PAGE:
“They’re trying to get a bunch of people that are very appreciative to the Democrat Party for letting them in this country so they’d vote for them and create a long-term majority,” Johnson said of Democrats in a brief interview with the Milwaukee Journal Sentinel this week.

When noted that non-citizens cannot vote in federal elections, Johnson said Democrats are “always looking” at ways to grant migrants citizenship and pointed to absentee voting as “relaxing controls” on legal voting.

“They’re thinking long-term,” Johnson said. “You can keep asking me the question, but it’s obvious Democrats want to make it easy to cheat so that immigrants can vote.”

He also took aim at Republican Leader Mitch McConnell, whom he opposed during the leadership elections in 2022, accusing him of crafting an “awful bill” to satisfy “his master plan to fund the Ukraine war.”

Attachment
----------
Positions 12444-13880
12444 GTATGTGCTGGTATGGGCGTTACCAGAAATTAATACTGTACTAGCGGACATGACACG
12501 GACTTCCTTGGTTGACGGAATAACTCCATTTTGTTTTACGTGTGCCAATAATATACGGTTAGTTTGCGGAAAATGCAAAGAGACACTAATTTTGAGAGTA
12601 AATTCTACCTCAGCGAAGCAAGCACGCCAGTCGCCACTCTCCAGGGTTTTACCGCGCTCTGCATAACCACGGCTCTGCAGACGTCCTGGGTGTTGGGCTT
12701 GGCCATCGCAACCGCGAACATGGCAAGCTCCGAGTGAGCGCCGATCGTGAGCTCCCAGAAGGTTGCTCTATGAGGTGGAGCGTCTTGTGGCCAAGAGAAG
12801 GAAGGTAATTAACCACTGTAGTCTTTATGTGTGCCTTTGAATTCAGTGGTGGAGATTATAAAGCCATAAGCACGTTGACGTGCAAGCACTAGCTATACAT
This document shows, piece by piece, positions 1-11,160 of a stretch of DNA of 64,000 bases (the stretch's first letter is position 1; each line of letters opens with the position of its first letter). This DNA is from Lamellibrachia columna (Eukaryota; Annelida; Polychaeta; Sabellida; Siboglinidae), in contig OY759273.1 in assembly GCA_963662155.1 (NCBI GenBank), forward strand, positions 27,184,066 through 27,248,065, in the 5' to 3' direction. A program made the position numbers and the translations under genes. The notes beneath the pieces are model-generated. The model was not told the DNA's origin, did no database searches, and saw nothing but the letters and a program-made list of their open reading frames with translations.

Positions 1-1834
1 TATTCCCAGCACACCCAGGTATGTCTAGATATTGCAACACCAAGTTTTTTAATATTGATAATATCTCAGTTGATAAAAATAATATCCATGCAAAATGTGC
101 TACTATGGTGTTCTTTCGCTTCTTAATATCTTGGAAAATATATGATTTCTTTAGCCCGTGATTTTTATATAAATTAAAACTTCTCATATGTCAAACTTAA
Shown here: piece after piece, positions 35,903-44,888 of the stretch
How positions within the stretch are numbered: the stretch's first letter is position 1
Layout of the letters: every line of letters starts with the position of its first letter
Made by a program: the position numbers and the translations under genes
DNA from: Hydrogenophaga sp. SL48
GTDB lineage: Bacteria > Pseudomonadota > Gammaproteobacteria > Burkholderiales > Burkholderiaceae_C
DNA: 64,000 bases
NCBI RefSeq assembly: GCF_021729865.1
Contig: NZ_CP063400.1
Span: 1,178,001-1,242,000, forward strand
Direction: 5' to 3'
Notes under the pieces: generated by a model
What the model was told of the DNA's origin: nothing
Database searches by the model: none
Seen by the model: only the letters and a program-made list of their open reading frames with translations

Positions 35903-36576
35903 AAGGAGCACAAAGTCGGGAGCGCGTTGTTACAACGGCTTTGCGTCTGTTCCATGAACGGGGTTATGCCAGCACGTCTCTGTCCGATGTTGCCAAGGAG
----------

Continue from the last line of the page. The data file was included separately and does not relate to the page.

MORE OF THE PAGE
He tweeted a meme this week of McConnell as Charlie Brown missing a kick at a football held by Sinema, the Independent negotiator.

Wisconsin’s House Republicans similarly rejected the measure after previously calling for legislative action.

Several members, including Reps. Tom Tiffany, Scott Fitzgerald and Bryan Steil, pointed to H.R. 2, a strict border security bill House Republicans passed along party lines last May, as an example of the policy they’d like to see. But Democrats have made clear they would not support it.

“The Biden-Senate Border Sellout is not compromise; it's capitulation,” Tiffany tweeted earlier this week.